The Senate Finance Committee's taxless energy tax bill hit the Senate floor to a gusher of criticism yesterday, and President Carter urged that it be speeded to a House-Senate conference for repairs.

In other energy actions at the Capitol:

The House Rules Committee voted 10 to 5 to delay until next year House action on an outer continental shelf bill containing a major revision of procedures governing drilling for oil and gas under the sea. Supporters of the legislation called the vote a victory for the major oil companies, which oppose several provisions in the bill, including one to open up bidding for leases to smaller operators. Rep. John B. Anderson (R-Ill.) said he voted for delay because he felt the big national energy policy bill should be exacted first.

Conferees on the non-tax part of the big bill continued their work at a slow pace. House conferees vote 23 to 1 against a Senate provision that would ban the sale of gas-guzzling cars starging in 1980. They prefer the House tax to penalize and discourage purchase of gas guzzler tax, which the Senate Finance Committee rejected.

As it emerge from the Finance Committee, the energy tax bill contained none of the three major taxes proposed by Carter to reduce the use of oil. Instead it would give away an estimated $40 billion in tax incentives by 1985 and in the process would fatten the federal deficit beyond the level prescribed by the congressional budget resolution for this year by nearly $1 billion. It would also intrude on the jurisdiction of other Senate committees, critics said.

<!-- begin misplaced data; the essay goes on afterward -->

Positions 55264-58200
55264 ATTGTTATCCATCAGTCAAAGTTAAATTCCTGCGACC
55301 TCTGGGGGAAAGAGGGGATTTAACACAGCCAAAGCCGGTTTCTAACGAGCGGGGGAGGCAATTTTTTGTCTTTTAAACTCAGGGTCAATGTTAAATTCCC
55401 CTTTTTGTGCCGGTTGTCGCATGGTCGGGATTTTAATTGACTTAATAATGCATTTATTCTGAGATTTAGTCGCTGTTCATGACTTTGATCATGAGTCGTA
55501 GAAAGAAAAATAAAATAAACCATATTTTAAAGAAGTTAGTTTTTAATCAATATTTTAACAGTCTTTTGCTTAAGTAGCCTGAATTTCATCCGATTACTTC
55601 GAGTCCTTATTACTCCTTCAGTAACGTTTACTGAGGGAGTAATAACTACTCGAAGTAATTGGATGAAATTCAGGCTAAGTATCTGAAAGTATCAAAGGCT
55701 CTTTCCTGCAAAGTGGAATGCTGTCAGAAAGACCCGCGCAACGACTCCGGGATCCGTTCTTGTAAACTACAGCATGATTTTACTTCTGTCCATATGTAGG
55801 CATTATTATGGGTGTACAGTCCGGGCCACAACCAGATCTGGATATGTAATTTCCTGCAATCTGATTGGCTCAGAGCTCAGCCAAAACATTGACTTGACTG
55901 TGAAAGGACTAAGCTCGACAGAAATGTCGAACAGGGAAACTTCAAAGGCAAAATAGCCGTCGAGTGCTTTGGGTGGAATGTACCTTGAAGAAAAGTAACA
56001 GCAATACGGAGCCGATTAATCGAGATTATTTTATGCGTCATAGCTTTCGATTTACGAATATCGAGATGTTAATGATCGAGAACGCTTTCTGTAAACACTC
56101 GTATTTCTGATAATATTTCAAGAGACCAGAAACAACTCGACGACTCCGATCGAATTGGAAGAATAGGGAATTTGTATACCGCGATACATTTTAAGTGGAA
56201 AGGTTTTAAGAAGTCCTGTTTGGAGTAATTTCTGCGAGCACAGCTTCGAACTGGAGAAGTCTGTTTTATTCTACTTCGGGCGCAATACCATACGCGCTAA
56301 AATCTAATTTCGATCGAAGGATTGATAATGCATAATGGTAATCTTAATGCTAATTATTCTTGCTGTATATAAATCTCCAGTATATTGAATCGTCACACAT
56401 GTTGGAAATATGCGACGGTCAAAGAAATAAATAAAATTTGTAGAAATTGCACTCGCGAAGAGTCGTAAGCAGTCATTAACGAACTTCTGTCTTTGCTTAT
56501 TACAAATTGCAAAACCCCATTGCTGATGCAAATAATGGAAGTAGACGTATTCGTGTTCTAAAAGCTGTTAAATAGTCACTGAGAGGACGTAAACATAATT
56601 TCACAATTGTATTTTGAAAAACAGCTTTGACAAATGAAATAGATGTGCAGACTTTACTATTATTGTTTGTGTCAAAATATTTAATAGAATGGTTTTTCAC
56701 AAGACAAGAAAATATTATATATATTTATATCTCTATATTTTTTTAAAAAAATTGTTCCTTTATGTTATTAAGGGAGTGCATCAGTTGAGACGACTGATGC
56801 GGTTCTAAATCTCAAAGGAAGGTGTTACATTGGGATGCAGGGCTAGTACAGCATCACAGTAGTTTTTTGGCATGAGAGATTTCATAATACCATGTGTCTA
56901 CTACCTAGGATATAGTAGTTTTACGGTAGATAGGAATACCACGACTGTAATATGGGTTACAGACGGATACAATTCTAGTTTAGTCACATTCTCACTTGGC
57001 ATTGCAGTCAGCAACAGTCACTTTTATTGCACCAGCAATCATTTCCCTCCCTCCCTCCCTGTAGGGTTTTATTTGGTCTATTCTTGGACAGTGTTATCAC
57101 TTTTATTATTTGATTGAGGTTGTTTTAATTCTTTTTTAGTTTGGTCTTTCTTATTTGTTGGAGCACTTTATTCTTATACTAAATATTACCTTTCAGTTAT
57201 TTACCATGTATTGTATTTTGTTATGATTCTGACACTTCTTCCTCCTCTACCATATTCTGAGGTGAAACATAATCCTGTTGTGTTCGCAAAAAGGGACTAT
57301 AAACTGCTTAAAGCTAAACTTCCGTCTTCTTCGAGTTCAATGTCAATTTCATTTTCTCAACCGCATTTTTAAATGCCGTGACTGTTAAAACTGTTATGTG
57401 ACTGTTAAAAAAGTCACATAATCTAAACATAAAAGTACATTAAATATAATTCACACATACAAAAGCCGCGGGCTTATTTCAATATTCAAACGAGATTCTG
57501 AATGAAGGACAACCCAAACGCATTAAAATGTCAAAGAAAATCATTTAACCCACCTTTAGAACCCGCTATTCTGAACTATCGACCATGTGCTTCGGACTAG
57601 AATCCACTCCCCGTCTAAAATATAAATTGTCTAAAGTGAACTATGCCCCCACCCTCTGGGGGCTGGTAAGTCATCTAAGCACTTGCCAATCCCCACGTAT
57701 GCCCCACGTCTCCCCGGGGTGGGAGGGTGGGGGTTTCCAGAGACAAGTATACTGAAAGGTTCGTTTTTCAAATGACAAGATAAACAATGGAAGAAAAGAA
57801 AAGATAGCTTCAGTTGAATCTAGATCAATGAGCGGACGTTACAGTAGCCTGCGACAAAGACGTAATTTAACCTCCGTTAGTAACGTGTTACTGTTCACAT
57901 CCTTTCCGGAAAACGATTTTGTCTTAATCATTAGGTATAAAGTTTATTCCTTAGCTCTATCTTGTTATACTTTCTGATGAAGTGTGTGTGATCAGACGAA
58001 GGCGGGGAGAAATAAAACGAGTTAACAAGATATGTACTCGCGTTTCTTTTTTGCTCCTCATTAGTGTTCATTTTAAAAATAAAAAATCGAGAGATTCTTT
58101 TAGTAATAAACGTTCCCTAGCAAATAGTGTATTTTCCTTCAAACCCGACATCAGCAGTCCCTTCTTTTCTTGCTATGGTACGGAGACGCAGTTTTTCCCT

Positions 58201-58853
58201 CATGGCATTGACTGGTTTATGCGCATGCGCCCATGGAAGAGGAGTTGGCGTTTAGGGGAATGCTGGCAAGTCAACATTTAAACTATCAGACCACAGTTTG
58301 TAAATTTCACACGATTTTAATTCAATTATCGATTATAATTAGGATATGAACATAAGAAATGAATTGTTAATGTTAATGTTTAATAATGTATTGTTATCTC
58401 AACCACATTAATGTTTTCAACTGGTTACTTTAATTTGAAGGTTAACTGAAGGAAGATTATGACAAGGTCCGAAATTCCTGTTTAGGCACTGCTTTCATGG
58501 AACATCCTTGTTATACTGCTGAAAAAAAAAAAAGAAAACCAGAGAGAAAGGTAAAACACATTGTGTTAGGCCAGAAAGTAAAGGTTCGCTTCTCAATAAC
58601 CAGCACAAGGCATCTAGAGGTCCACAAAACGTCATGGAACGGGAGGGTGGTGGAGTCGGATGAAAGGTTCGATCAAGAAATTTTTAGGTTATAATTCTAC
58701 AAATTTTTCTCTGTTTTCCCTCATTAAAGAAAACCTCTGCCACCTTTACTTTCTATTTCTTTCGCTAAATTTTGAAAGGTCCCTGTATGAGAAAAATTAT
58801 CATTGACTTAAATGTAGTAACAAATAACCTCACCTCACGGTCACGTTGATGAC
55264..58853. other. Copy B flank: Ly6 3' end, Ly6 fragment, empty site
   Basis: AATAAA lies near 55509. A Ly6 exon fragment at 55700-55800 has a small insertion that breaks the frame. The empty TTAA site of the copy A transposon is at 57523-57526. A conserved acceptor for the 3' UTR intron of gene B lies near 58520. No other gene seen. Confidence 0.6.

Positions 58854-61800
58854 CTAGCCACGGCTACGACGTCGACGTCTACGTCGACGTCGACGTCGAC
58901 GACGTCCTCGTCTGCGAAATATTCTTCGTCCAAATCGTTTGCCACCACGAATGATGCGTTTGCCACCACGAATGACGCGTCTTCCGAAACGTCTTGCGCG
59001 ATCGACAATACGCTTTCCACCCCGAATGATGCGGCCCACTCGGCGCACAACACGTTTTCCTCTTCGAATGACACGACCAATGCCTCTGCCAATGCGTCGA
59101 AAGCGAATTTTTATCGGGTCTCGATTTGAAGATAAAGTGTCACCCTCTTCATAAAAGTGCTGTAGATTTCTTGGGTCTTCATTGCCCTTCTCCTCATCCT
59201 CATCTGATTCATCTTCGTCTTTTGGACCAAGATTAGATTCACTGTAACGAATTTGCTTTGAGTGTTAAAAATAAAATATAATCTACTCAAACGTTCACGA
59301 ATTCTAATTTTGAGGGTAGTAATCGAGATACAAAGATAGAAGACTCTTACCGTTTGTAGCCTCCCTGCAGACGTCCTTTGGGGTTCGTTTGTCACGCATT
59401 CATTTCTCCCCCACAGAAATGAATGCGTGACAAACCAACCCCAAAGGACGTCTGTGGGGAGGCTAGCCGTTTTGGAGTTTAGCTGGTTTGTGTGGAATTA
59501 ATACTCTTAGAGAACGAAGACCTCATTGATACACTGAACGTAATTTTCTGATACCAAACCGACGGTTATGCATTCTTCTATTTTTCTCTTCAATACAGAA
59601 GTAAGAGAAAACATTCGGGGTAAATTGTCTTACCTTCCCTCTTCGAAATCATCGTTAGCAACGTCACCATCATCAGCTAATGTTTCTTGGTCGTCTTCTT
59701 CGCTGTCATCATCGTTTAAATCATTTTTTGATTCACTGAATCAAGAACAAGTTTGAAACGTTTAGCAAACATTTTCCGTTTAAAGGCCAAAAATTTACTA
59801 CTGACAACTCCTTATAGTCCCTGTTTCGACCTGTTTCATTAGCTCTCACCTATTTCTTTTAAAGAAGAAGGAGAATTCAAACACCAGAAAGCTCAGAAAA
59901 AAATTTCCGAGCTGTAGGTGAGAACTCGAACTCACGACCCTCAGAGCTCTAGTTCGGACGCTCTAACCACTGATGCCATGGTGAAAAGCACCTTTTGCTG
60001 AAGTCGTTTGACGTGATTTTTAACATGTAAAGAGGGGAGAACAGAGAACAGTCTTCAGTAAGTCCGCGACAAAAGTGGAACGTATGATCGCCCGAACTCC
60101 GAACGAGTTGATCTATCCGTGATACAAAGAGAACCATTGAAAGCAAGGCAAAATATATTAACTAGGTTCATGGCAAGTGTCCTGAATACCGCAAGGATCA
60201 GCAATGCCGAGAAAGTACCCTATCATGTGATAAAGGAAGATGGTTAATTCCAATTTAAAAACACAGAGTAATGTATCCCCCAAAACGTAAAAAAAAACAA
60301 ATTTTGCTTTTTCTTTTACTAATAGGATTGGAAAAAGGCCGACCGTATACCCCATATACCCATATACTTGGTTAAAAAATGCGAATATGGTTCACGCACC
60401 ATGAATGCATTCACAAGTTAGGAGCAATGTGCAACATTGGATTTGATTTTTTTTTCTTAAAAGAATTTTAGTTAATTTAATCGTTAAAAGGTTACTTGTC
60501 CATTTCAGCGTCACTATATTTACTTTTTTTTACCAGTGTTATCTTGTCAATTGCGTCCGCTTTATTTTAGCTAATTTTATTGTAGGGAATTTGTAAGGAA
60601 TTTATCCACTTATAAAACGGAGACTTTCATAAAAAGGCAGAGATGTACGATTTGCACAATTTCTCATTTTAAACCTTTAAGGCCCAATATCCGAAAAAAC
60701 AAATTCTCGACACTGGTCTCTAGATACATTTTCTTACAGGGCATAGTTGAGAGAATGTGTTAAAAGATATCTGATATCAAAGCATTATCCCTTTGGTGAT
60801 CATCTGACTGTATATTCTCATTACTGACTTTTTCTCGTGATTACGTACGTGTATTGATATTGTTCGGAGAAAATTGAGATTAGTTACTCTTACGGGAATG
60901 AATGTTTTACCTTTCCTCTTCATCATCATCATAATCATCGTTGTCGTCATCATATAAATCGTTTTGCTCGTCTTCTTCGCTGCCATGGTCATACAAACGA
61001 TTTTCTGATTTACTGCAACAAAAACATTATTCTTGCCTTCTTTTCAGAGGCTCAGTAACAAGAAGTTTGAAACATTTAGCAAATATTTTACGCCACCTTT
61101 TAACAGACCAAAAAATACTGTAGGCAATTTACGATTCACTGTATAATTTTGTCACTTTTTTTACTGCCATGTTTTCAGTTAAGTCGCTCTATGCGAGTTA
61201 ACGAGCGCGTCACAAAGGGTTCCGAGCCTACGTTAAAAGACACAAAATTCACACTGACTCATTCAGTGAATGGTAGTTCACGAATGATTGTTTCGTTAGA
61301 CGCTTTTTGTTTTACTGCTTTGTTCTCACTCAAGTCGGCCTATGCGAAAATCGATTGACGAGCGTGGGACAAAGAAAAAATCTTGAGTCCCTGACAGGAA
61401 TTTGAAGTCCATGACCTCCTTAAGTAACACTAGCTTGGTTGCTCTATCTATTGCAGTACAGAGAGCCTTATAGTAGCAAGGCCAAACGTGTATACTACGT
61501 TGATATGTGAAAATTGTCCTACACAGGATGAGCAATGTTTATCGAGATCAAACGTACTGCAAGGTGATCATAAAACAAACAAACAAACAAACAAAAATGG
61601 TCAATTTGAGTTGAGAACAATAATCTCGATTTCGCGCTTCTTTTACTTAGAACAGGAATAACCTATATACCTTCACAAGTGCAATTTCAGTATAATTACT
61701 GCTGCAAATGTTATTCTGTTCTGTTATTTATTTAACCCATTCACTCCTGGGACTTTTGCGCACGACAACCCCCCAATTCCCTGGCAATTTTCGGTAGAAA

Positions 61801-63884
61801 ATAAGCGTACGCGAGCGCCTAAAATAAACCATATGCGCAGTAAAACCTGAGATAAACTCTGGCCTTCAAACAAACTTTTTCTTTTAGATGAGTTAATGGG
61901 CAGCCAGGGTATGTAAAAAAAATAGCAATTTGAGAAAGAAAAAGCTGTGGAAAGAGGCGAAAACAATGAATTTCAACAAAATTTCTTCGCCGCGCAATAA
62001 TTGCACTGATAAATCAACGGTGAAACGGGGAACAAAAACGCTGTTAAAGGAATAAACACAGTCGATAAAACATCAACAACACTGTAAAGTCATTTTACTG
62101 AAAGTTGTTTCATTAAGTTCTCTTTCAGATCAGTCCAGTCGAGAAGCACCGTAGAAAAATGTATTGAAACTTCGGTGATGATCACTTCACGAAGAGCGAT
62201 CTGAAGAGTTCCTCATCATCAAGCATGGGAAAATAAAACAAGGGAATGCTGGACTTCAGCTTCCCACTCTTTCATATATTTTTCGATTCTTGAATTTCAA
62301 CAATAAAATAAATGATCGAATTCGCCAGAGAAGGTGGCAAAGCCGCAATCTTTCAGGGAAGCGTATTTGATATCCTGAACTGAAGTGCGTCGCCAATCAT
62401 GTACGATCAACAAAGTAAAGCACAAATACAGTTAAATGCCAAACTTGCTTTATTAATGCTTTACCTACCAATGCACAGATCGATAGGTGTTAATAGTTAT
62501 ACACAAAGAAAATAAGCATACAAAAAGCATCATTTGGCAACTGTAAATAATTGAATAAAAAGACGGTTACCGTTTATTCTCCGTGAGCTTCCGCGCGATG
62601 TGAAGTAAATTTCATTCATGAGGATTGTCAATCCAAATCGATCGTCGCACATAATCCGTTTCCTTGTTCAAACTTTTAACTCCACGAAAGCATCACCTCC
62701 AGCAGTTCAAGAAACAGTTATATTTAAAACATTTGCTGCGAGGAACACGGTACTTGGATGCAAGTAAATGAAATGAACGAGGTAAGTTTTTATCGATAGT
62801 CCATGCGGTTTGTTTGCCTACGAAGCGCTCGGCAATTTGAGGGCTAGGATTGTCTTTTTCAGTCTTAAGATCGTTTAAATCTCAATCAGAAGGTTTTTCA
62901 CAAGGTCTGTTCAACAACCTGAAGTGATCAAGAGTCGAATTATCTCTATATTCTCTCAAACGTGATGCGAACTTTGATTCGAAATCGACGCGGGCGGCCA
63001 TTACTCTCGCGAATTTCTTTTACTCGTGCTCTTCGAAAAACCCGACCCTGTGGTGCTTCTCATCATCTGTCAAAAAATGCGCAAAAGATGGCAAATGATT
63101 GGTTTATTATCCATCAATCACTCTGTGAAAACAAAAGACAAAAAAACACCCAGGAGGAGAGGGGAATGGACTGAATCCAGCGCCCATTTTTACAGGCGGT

After their weekly breakfast meeting with Carter, Democratic congressional leaders reported that President said he hoped the Senate would speed the bill to conference for rewriting, along with the non-tax parts of the energy plan. Carter appeared to have accepted the strategy of Majority Leader Robert C. Byrd (D-W. Va.) and Finance Committee Chairman Russell B. Long (D-La.) to write the tax bill in conference rather than ask a hostile Senate to revive any of the tax proposals.

But a number of critical senators have said they will try to amend the bill on the Senate floor rather than simply send it to conference in its present form. This group includes both liberals and conservatives, who have reservations about the bill for sometimes conflicting reasons.

Sen. Henry M. Jackson (D-Wash.), Senate Energy Committee chairman, had planned to try to strike a portion of the bill creating an energy trust fund on grounds that this was within the jurisdiction of his committee, not Longs. Long headed this off by striking the provision on his own, but it, can be reoffered later.

Jackson told the Senate the Finance Committee bill goes in exactly the opposite direction from Carter's plan to impose taxes to save oil but return the revenue to the public to avoid damage to the economy. "This is no stripped-down bill," as some have called it. Jackson said. "It should get an award for best decorated Christmas tree."

Sen. Edmund S. Muskie (D-Maine) convened the Senate Budget Committee which he heads to assess the damage Long's committee may have done to the budget resolution. Muskie called the bill a Thanksgiving "turkey."